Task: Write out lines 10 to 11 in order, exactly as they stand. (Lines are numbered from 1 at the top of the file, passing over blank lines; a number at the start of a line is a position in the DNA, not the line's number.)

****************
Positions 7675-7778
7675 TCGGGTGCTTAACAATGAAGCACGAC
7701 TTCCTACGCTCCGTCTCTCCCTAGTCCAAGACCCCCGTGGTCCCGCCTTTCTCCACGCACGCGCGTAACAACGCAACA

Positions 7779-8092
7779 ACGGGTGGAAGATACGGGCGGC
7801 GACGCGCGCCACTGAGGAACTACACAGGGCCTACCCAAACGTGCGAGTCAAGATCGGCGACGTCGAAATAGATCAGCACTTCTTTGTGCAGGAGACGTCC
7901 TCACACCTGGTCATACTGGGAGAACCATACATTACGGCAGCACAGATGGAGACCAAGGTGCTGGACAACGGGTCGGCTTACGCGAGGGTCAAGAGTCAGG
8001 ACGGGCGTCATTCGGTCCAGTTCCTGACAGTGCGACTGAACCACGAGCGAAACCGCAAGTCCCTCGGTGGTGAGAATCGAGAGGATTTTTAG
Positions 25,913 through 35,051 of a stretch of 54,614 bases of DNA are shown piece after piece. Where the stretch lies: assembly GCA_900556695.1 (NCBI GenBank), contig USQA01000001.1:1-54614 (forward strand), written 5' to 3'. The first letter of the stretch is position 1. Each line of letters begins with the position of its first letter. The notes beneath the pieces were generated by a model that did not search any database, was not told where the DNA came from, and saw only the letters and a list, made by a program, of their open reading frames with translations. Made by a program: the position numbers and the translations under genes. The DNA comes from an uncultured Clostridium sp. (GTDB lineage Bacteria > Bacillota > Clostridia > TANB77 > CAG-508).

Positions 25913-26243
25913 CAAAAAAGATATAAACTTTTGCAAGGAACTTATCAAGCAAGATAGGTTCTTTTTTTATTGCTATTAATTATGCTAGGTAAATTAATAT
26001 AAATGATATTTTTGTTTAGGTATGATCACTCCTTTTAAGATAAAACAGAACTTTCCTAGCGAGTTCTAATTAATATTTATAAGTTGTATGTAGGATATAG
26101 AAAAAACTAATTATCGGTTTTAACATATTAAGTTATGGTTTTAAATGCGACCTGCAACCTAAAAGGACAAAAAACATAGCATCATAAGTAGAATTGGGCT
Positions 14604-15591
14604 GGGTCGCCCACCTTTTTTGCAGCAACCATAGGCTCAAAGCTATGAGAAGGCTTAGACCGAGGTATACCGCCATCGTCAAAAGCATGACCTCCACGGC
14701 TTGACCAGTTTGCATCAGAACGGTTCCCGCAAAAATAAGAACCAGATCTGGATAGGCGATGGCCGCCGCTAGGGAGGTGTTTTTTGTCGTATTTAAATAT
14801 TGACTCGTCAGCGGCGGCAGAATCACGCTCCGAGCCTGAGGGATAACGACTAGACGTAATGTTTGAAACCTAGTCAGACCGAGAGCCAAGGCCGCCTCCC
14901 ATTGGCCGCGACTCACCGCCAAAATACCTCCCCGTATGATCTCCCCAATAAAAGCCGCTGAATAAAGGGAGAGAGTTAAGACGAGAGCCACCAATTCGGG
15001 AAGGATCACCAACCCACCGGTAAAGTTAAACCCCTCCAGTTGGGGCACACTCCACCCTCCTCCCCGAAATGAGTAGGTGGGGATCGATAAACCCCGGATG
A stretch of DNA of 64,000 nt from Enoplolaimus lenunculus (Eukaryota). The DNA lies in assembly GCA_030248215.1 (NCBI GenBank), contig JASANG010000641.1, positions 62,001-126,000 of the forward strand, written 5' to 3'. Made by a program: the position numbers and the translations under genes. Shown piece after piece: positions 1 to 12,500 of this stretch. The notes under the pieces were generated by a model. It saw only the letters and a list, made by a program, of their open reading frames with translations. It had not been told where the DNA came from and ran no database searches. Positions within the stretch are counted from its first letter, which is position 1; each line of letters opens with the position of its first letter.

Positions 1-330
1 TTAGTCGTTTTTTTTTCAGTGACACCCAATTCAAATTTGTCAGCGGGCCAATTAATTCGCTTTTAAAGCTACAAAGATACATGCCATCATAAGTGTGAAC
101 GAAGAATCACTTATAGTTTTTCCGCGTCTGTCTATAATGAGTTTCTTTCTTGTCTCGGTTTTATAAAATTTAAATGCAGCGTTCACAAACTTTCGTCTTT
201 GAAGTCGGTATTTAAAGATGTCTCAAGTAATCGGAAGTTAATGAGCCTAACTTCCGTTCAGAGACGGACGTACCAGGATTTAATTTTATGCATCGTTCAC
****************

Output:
Positions 25913-26243
25913 CAAAAAAGATATAAACTTTTGCAAGGAACTTATCAAGCAAGATAGGTTCTTTTTTTATTGCTATTAATTATGCTAGGTAAATTAATAT